For 23 years, KMEL's Summer Jam concert has featured short live performances from artists popular on the urban radio station. The mix of sounds has morphed quite a bit in that time. It began with freestyle, New Jack Swing, and pop mixed in with hip-hop, and now finds a comfortable balance between rappers and R&B artists. Despite considerable changes to the event and the station, one thing has remained constant: Summer Jam's support for local artists, and its ability to make a significant difference in their careers.
Rapper E-40, a Vallejo native, first performed at Summer Jam in 1994 and has appeared several times on his way to multiplatinum success. He returns this year as one of the most anticipated performers, taking the stage just before top-billed Canadian rapper Drake, who has released one of the most successful hip-hop debuts of the year.
E-40 says his initial Summer Jam experience was nothing short of transformative. "It just showed pretty much that anything is possible," he says. "I was just a little young ghetto child, and to be able to perform in front of that many people and then to still be able to do it now, it's an even bigger blessing."
Summer Jam's style had national influence on other radio stations; today, the format is a radio concert convention that has been replicated around the country, most notably by famed New York station Hot 97. But Summer Jam was a significant tour stop from the beginning, and helped give what would become some big names their first connection with Bay Area audiences. Lisa Lisa and Cult Jam headlined the first concert in 1987. Jazzy Jeff and the Fresh Prince, New Kids on the Block, and Paula Abdul rocked the stage in 1989. Mariah Carey made her debut in 1990, though the local crowd was largely there to support Oakland sensation MC Hammer. "Hearing Mariah Carey for the first time, when nobody knew who she was and she was just a breakthrough artist [in 1990], and then to later have her come back and acknowledge that onstage ... that was amazing," remembers KMEL morning show DJ Chuy Gomez, who has worked at the station since 1993.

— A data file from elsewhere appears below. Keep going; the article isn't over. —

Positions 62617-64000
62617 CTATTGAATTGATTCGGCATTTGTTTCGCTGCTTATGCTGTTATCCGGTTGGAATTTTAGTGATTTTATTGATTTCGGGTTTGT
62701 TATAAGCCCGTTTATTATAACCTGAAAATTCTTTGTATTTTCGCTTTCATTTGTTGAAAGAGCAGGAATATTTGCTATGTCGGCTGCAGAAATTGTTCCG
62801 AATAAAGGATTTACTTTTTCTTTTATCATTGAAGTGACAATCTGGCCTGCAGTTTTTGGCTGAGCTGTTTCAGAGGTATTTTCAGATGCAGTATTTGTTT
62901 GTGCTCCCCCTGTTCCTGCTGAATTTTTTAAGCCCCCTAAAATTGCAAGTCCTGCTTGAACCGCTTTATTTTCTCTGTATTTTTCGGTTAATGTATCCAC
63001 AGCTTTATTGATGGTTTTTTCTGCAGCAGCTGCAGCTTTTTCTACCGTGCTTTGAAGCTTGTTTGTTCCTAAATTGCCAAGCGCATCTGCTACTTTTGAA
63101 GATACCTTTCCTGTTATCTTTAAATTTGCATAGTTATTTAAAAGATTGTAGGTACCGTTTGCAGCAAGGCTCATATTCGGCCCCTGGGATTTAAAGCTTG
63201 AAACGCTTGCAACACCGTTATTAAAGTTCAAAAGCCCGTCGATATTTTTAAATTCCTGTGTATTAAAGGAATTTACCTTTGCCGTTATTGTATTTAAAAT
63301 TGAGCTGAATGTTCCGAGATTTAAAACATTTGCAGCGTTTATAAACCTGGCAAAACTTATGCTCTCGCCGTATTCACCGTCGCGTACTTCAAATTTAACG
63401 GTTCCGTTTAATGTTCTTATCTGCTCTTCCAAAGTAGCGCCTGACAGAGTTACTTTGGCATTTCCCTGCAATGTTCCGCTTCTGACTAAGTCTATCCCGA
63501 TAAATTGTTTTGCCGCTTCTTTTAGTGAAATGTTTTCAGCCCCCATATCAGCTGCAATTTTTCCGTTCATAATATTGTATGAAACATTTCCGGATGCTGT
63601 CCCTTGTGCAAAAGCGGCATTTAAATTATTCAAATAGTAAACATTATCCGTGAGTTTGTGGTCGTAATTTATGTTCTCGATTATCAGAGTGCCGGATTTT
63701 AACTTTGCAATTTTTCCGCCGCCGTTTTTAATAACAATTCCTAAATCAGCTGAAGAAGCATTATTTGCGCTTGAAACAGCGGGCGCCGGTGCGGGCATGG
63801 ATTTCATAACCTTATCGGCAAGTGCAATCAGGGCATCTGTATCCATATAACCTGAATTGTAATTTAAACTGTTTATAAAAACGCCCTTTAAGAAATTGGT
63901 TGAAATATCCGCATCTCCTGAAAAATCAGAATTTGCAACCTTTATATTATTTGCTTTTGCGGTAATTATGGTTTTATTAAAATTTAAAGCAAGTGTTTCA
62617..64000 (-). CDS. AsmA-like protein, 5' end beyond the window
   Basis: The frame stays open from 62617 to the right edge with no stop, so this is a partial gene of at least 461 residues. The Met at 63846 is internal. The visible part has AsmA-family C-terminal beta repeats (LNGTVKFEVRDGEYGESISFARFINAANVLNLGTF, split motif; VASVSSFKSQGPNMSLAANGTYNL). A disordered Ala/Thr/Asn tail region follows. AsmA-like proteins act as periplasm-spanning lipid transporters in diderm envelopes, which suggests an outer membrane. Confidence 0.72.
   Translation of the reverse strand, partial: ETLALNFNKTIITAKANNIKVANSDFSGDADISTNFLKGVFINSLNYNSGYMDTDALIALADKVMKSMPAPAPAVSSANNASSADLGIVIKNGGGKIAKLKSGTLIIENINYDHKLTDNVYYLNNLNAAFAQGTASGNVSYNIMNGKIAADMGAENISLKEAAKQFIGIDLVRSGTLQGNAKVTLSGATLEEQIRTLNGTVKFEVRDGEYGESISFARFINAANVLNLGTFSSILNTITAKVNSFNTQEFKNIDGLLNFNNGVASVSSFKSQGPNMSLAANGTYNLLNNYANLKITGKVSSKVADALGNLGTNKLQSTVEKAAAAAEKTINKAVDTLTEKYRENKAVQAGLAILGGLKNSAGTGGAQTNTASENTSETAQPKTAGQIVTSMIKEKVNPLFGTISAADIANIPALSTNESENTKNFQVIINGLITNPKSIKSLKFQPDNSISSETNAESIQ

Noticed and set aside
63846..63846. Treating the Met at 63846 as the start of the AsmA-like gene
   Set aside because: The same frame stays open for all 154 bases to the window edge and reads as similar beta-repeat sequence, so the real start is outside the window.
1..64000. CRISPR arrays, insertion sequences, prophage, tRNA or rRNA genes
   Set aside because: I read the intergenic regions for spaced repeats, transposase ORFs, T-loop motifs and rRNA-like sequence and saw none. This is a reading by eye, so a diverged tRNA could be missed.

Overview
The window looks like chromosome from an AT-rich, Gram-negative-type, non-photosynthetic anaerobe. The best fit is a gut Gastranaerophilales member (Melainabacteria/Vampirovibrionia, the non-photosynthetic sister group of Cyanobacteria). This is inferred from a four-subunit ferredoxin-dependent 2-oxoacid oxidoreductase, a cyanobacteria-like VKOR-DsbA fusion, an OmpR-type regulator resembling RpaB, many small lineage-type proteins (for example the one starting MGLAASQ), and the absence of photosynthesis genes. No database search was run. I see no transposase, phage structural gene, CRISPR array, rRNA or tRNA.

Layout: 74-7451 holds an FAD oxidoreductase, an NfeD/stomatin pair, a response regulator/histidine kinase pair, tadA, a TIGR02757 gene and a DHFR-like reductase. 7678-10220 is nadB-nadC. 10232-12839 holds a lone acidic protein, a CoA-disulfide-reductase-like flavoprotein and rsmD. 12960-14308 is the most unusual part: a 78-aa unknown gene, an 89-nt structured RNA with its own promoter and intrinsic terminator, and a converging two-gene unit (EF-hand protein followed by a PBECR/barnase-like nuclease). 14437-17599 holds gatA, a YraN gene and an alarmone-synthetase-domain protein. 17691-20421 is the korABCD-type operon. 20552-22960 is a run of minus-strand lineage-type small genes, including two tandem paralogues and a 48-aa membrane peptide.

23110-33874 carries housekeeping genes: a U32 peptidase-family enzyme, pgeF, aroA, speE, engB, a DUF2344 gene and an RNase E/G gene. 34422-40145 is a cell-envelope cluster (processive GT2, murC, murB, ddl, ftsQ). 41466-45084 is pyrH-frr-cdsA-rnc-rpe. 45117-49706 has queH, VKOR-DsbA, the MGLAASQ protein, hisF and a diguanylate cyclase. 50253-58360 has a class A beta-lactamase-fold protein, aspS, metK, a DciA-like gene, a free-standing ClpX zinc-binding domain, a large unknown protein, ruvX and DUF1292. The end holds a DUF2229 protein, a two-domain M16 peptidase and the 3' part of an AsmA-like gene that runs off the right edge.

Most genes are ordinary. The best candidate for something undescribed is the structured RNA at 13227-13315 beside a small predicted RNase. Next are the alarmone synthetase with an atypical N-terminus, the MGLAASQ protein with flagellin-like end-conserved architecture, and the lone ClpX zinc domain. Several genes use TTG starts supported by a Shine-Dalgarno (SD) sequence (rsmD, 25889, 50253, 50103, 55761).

This year, expect some of the biggest applause to follow the homegrown performers: E-40, Oakland's R.O.D. Project; Oakland native turned L.A. resident Bobby Brackins; and, possibly, the publicly selected winner of KMEL's "Ultimate DJ" contest, who will have to work very hard to entertain an arena-sized crowd.
Brackins' "143," a collaboration with R&B singer and reality TV star Ray-J, has had consistent airplay on KMEL for most of the year. It's a fun novelty track that lives on Ray-J's hook, so it wouldn't be completely unlikely to find him at Summer Jam as a surprise guest. R.O.D. Project's "I Can't Stand You" is an R&B breakup anthem buoyed by a sample of Too $hort saying his favorite word, "bitch." This well-produced, independently released song and its singer have more potential local and national appeal than Brackins' more sophomoric work. So it'll be particularly interesting to see how R.O.D. Project is received in front of such a huge audience.
"It's good when you get a chance to rock the New Parish for 75 of your closest friends," Gomez says, "but to be onstage with not only the 75 people that follow you on a regular basis, but the 18,000 other new fans that have never been able to catch your show ... that's motivating and moving and touching all at the same time."